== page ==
SpaceLogistics’ long-term plans are to have a fleet of satellite servicing vehicles to extend satellite life or provide other services, such as inclination changes and spacecraft inspections. If these are fitted with advanced robotics they could perform in-orbit repair and assembly.
There could be a plethora of low Earth orbit (LEO) satellites boosting maritime connectivity within a year or so as more are launched, and others planned.
First there was Iridium with its constellation, now into the second generation, of L-band LEOs. Then SpaceX’s Starlink project started with at least 180 LEO satellites in orbit. These were launched in three batches of 60 satellites for Ku-band communications. This Elon Musk-backed enterprise has Federal Communications Commission approval to deploy 11,943 LEO satellites for Starlink. It intends to have commercial operations ready by Q4 2020.
OneWeb is following with launches of batches of small satellites, with 74 in orbit at the end of March 2020. It intends to have commercial maritime VSAT services in 2021, but these plans could be thwarted by funding issues with key financier Softbank pulling out of talks to raise another US$2Bn.
There are other companies planning constellations. Telesat is laying foundations for its future growth with a LEO constellation in its plans. It has organised finance and Canadian Government backing to develop the LEO constellation, which is expected to generate C$1.2Bn (US$840M) over 10 years.
“We have made meaningful progress in refining the design of our planned revolutionary LEO satellite constellation,” says Telesat president and chief executive Dan Goldberg. Once this is constructed, connectivity will be available throughout Canada, including its Arctic regions and coastal waters.
“Looking ahead, we remain heavily focused on executing on our key growth initiatives, including our planned LEO constellation,” says Mr Goldberg. This could consist of 117 satellites in 11 orbital planes.
In 2019, Amazon unveiled Project Kuiper, with plans for more than 3,200 satellites for broadband services and to interconnect its data centres. But some LEO constellation plans will not fly. LeoSat was attempting to raise more than US$2Bn to get its plans off the ground, but its venture is unlikely to get into orbit.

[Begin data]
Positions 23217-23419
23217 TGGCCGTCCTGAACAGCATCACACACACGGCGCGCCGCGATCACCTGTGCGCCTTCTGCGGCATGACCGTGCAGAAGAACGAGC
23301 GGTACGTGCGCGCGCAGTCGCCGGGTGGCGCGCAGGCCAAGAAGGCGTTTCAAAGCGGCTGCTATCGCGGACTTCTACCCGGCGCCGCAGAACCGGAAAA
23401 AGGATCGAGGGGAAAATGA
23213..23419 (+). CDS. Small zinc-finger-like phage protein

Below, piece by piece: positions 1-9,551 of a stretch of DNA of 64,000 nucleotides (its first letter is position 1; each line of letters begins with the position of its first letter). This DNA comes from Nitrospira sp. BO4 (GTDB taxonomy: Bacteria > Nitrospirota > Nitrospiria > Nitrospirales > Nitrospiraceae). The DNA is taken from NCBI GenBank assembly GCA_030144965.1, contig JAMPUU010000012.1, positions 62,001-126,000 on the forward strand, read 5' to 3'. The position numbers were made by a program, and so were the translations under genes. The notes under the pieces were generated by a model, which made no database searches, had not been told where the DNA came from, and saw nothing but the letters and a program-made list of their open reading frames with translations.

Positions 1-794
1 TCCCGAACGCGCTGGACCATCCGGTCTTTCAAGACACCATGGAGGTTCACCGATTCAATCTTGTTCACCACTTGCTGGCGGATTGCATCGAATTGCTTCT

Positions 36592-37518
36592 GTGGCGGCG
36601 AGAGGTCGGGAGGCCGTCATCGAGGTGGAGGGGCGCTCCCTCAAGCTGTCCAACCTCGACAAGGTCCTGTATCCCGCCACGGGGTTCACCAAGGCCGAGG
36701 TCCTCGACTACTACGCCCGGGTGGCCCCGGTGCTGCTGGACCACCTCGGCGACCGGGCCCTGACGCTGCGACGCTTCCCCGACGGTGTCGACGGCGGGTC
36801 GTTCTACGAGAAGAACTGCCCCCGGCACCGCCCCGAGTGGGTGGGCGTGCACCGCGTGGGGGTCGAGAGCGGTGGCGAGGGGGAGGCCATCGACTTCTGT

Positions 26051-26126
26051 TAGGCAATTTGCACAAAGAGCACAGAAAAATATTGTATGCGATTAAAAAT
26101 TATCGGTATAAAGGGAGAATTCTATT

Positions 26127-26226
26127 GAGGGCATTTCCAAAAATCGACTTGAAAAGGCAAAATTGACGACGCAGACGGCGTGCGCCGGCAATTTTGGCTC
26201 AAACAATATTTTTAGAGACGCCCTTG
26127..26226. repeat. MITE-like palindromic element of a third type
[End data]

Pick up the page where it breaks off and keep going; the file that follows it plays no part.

Future technologies to revolutionise maritime VSAT
Progress in satellite and mobile communications technology has opened new markets and services in maritime VSAT during the 2010s, and these will be further advanced this decade. Here are trends that contributors to this Complete Guide to VSAT highlighted would be further developed in the next 10 years:
LEO constellations – new generations of low Earth orbit satellites will deliver low-latency VSAT to vessels worldwide, including in seas around the poles.
Flat panels – will be further developed and tested to become commercially available to various vessel types, but, encased in radomes for environmental protection.
XTS – extremely high throughput satellites with hundreds of small spot beams will be commissioned to boost maritime bandwidth.
Satellite life extension – satellite operators will launch more units that renew the fuel and life of existing satellites, maintaining maritime connectivity
Beam-forming – will enable satellite controllers to manipulate the form and position of spot beams to dedicate to a ship or fleet.
New launchers – aerodynamic aircraft that can briefly enter space from the Earth’s orbit will launch LEO satellites in the future.
Super-fast modems – a new generation of modems will enable XTS connectivity.
Dedicated IoT – vessels are getting separate channels over VSAT for IoT and onboard machinery performance and condition data streaming.
Artificial intelligence – AI will enable computers with machine learning capabilities to predict VSAT issues and onboard machinery breakdowns before they occur.
Remotely controlled vessels – advances in VSAT will enable shore-based masters to control vessels in real-time.
Integrated antennas – rollout has started on antennas with integrated modems, transmitters and receivers in one internal unit, removing need for LNB and BUC.